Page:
By Chandler W. Travis, Esq.

On March 22, 2022, the Arizona Supreme Court issued a decision in the case of Maarten Kalway v. Calabria Ranch HOA, LLC et al., which addresses the ability of community association members to amend an association’s recorded declaration of covenants, conditions and restrictions (“CC&Rs”).

Calabria Ranch Estates is a five lot residential subdivision outside of Tucson, and each lot is subject to the original declaration recorded in 2015. The original declaration stated that the CC&Rs could be amended “at any time by an instrument executed and acknowledged by the [m]ajority [v]ote of the owners.” In 2018, the other lot owners amended the original CC&Rs by a majority vote without Kalway’s consent or knowledge. These amendments to the original CC&Rs revised some definitions, added new definitions, created new restrictions and enacted new enforcement measures against owners for violating the covenants. These amendments seemingly disproportionately affected Kalway and his lot, which is almost 23 acres, while the other four lots are 3.3 to 6.6 acres.

Kalway sued the Calabria Ranch HOA and the other four lot owners, seeking a declaratory judgment to invalidate the amendments to the CC&Rs. After the parties submitted cross-motions for summary judgment, the superior court invalidated some of the amendments entirely, and some partially. Kalway appealed this decision, arguing that all the CC&R amendments were invalid because they were not approved with unanimous consent. The Court of Appeals rejected Kalway’s appeal. The Arizona Supreme Court noted that it granted review “because the petition raises issues of statewide importance within the scope of an HOA’s authority to amend CC&Rs.”

Now, for the lessons from this case. First, the Supreme Court noted that Arizona courts have the authority to “blue pencil” CC&Rs to eliminate “grammatically severable, unreasonable provisions.” Thus, an Arizona court can strike language from amended CC&Rs, where the court determines the amendment is invalid.

Second, the Supreme Court stated that: “[T]he original declaration must give sufficient notice of the possibility of a future amendment; that is, amendments must be reasonable and foreseeable.” In utilizing the analysis that the Court of Appeals previously set forth in the case of Dreamland Villa Community Club, Inc. v. Raimey, 224 Ariz.42, 51 (App. 2010), the Supreme Court held that an association “cannot create new affirmative obligations where the original declaration did not provide notice to the homeowners that they might be subject to such obligations.” Thus, the Arizona courts and associations considering amendments to a declaration must look to the original declaration to determine whether it gave “sufficient notice of a future amendment.” The Supreme Court stated this would be an objective inquiry of the original declaration. This notice provision in the original declaration must alert an owner to the fact the CC&Rs “can be amended to refine it, correct the error, fill in the gap, or change it in a particular way.” Citing an Illinois case, the Supreme Court noted that “future amendments cannot be ‘entirely new and different in character,’ untethered to an original covenant.” Such a CC&R amendment would exceed an owner’s expectation of the scope of the CC&Rs.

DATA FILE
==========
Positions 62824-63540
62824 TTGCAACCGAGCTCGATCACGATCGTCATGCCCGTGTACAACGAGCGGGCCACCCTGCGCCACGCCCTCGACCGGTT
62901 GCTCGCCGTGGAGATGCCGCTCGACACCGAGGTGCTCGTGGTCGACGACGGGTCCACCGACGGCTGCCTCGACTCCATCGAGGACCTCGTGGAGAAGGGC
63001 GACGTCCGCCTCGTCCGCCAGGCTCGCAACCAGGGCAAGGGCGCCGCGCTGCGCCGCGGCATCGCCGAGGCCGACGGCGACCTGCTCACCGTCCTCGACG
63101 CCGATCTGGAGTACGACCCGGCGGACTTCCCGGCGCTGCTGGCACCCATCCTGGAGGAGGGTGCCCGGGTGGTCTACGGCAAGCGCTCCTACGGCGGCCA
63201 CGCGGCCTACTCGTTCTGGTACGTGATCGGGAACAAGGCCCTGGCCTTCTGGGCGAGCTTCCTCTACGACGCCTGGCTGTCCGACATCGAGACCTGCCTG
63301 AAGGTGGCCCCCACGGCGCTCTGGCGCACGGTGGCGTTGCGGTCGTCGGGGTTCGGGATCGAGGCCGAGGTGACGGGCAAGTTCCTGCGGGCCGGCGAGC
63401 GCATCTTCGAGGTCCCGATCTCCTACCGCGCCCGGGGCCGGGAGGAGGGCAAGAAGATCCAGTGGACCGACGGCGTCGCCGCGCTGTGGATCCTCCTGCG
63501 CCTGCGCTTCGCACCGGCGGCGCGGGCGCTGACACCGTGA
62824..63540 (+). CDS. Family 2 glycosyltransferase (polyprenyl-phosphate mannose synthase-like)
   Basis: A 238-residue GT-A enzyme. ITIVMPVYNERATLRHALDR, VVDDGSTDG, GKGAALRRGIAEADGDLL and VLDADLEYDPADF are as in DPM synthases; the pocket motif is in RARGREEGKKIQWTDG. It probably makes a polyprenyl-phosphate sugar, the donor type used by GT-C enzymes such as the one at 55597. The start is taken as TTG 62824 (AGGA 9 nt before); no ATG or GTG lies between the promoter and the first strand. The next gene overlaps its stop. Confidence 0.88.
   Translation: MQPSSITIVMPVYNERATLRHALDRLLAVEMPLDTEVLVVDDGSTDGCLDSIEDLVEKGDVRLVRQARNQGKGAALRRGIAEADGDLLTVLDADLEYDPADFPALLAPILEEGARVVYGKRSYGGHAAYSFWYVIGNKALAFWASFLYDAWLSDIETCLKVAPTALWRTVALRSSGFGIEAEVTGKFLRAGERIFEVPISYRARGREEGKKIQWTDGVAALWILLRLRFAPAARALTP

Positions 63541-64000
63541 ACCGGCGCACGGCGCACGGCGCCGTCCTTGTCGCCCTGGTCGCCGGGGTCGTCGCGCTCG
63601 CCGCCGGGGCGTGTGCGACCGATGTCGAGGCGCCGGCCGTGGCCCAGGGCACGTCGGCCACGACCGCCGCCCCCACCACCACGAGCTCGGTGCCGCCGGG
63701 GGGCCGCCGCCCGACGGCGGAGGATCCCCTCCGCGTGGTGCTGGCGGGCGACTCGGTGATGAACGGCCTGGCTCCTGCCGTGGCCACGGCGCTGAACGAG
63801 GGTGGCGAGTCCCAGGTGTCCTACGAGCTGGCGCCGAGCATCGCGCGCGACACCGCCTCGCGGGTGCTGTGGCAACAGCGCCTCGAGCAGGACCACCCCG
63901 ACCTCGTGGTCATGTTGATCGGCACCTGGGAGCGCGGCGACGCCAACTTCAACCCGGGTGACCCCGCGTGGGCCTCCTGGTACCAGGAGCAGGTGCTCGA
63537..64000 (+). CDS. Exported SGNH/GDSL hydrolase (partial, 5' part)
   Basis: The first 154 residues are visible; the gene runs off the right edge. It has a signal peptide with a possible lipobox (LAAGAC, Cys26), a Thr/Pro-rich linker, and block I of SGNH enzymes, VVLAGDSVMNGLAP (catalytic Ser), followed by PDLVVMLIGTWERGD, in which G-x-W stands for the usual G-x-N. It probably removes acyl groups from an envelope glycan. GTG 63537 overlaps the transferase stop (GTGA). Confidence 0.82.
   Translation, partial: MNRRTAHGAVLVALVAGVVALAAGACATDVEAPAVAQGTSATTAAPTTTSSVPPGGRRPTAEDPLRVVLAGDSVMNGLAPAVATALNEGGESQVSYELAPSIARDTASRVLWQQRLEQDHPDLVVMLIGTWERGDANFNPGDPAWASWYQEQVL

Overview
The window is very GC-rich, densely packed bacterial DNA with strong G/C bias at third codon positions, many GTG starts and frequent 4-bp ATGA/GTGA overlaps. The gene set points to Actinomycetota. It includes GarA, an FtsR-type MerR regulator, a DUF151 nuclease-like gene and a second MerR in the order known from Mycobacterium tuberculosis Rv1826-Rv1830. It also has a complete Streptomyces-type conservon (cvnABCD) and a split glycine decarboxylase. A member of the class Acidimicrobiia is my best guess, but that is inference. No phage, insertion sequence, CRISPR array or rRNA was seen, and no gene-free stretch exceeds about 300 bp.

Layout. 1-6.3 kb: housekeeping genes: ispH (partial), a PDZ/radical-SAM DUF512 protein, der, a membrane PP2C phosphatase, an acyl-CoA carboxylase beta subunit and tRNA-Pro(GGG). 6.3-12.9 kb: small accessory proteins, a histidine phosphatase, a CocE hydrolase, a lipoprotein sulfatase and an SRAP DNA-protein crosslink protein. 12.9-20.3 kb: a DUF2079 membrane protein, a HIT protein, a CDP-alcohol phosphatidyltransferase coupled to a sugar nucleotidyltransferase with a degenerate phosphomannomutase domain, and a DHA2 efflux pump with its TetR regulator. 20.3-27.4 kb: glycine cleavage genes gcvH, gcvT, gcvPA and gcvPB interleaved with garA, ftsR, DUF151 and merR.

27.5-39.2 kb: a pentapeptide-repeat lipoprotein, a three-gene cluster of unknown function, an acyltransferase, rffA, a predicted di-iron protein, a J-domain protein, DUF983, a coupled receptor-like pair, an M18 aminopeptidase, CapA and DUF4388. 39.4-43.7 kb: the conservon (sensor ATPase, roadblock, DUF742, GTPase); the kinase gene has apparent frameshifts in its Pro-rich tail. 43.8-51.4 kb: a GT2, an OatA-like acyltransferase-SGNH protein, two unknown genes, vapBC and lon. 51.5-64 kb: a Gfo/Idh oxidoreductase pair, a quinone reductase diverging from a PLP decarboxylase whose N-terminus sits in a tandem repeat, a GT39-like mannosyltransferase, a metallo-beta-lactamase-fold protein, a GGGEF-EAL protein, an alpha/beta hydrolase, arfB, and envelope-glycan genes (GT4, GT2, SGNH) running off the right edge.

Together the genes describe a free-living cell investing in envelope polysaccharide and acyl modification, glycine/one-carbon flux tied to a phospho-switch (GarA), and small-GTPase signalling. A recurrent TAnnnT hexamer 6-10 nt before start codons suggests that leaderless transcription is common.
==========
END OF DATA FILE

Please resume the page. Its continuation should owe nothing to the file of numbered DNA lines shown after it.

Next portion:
For board directors and association counsel considering a CC&R amendment, the Supreme Court’s decision puts all “on notice” that an Arizona court has the authority to strike words, sentences or entire amendments, IF the amendment language creates covenants or restrictions that exceed the notice set forth in the original declaration based on an owner’s reasonable expectations at his/her time of purchase.

The Kalway decision will likely result in more owners filing suit against community Association in connection to CC&R amendments, asserting the argument that the owner did not expect the association to adopt such an amendment when he/she purchased a lot or unit within the association.


The information provided herein is for reference purposes only, is general in nature, and is not intended as legal advice.  For specific questions or legal issues regarding your association, please contact us at 480-219-3633.